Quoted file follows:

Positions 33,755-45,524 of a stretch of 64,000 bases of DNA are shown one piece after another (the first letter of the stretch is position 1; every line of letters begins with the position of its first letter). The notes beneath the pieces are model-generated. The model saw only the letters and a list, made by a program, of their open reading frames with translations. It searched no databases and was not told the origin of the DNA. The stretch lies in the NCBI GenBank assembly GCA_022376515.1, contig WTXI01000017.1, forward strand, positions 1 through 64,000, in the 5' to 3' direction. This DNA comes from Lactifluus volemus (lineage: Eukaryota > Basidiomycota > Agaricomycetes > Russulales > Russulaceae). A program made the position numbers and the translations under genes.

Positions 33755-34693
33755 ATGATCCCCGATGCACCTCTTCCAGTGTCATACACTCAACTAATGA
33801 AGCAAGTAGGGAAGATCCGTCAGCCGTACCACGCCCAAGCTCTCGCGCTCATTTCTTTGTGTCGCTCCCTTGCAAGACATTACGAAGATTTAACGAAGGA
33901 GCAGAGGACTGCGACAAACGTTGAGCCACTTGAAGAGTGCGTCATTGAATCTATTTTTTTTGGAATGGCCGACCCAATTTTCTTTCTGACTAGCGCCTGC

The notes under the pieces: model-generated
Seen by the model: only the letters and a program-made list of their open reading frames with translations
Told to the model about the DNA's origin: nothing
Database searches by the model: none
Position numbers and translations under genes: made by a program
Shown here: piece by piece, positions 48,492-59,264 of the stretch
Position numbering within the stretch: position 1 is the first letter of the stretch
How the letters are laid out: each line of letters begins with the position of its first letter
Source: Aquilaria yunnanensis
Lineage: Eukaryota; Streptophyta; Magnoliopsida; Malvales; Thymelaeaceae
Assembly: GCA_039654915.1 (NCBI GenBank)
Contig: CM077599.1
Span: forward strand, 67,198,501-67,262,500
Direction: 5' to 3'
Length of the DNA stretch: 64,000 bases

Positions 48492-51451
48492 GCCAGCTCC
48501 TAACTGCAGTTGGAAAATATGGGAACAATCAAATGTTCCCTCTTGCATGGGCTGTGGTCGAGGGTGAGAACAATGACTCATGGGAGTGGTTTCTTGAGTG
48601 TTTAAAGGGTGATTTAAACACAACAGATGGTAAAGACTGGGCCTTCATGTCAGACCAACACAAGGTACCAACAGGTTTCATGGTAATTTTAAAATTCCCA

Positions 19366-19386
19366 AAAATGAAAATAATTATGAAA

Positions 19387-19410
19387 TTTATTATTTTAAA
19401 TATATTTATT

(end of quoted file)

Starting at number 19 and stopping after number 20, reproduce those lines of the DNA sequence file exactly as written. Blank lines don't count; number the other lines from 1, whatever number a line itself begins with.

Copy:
Direction: 5' to 3'
Length of the DNA stretch: 64,000 bases